The literature was searched using MEDLINE, Embase and Cancerlit until mid 1999. References from identified articles and literature reviews were examined. Investigators and authors were contacted for unpublished or missed research. Prospective cohort studies investigating meat consumption and colon or colorectal cancer incidence or mortality were included. Meat was defined as including red meat, lamb, beef, pork and processed meats (such as sausages, burgers, ham and bacon), but not including white meat. Excluded were case-control and ecological studies; studies that only classified people as eating meat or not; and early studies whose data had been subsequently re-analysed.

Thirteen papers were identified with a total of 601,133 participants and 3,617 cases. Initial age of participants ranged from 15 to 55 years and length of follow-up ranged from 3 to 24 years. All but one study assessed diet with food frequency questionnaires. Few studies adjusted for other diet, lifestyle or genetic factors. Twelve adjusted for age.


A daily increase of 100 g of meat was associated with a 14% increased risk of colorectal cancer (odds ratio 1.14, 95% confidence interval 1.04 to 1.25).

A daily increase of 25 g of processed meat was associated with a 49% increased risk (odds ratio 1.49, 95% confidence interval 1.22 to 1.81). Processed meat was defined as processed, cured or nitrate meat, or sausages.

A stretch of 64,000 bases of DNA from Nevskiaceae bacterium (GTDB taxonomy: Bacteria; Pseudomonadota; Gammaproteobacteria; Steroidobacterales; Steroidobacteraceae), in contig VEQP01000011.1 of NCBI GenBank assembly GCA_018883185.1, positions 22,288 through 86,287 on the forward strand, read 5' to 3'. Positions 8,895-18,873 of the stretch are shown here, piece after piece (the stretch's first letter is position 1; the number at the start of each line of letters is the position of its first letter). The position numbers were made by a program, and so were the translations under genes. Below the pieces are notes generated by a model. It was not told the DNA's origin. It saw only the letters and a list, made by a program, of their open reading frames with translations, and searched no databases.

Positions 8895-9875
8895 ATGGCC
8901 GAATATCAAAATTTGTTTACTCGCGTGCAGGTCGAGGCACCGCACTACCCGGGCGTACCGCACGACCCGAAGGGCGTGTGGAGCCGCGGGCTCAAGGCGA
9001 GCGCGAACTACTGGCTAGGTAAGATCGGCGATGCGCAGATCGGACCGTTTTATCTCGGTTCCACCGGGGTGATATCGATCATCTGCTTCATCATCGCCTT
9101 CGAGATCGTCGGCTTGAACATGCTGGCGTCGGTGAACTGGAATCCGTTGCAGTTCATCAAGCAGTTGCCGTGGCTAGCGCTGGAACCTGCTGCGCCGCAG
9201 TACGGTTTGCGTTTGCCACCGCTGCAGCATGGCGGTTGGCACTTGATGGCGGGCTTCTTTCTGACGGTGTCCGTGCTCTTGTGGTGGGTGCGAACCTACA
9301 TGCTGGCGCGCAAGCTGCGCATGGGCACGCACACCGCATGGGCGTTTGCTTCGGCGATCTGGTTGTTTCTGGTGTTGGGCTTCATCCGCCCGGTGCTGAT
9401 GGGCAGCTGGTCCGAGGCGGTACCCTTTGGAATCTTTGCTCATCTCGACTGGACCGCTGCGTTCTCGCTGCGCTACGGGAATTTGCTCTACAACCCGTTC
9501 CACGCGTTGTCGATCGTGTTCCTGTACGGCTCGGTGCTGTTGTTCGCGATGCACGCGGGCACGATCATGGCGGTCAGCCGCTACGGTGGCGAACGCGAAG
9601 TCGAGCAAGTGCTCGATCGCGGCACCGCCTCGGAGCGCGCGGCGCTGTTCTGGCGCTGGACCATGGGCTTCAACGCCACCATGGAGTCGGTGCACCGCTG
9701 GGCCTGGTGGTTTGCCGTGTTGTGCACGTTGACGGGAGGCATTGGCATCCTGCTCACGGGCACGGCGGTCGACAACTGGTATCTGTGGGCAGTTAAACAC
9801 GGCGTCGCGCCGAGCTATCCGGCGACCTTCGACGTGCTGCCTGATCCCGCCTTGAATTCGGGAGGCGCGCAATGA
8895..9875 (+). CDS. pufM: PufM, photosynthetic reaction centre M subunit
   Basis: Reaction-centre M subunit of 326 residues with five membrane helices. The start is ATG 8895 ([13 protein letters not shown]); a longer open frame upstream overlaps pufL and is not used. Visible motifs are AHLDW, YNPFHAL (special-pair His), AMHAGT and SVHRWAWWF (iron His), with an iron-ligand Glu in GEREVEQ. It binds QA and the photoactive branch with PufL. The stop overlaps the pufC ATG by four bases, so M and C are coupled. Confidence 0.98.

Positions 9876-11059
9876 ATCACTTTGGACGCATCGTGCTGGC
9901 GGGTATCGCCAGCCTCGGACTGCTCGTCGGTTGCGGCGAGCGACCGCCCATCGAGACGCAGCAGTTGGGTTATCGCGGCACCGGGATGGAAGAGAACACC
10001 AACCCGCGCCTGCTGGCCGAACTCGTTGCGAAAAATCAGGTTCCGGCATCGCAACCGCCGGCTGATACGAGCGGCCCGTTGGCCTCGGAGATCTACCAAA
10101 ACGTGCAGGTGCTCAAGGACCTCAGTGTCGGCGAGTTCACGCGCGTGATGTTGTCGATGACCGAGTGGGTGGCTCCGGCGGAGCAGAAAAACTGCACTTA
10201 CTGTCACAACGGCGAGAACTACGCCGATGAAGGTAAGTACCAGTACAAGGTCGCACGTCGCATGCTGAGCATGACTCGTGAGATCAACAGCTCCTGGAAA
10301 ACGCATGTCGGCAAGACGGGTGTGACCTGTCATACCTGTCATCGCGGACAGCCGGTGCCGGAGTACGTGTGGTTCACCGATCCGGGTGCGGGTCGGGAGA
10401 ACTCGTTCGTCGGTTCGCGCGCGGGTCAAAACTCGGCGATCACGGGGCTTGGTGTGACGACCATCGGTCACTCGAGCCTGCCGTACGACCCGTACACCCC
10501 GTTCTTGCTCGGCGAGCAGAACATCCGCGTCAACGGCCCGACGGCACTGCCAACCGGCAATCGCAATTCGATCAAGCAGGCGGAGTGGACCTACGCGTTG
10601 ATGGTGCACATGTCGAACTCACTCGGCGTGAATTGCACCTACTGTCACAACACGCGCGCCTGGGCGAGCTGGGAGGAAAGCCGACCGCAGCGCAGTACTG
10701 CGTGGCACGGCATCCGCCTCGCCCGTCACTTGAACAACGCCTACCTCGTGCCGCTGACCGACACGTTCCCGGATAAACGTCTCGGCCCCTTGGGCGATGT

Unfortunately, only a few studies examined the independent effect of meat consumption on the risk of colorectal cancer so the associations found here could be confounded by other dietary, lifestyle or genetic factors.


Nevertheless, the current UK recommendation is that consumption of red and processed meat should not increase for those consuming average levels (about 90 g a day for the UK population; 8 to 10 portions a week) and should decrease for those consuming high levels (above 140 g a day; 12 to 14 portions a week). The advice of the World Cancer Research Fund (WCRF) is to limit intake of red meat to below 80 g a day. This meta-analysis is in agreement with these recommendations which in essence, is to limit or reduce intakes of red meat. For those at higher risk (e.g. with genetic or other lifestyle factors) it may be wise to consider the WCRF's upper limit of 80 g/day; limit consumption of processed meat products in particular; and choose alternatives to red meat, such as poultry, fish, beans and pulses.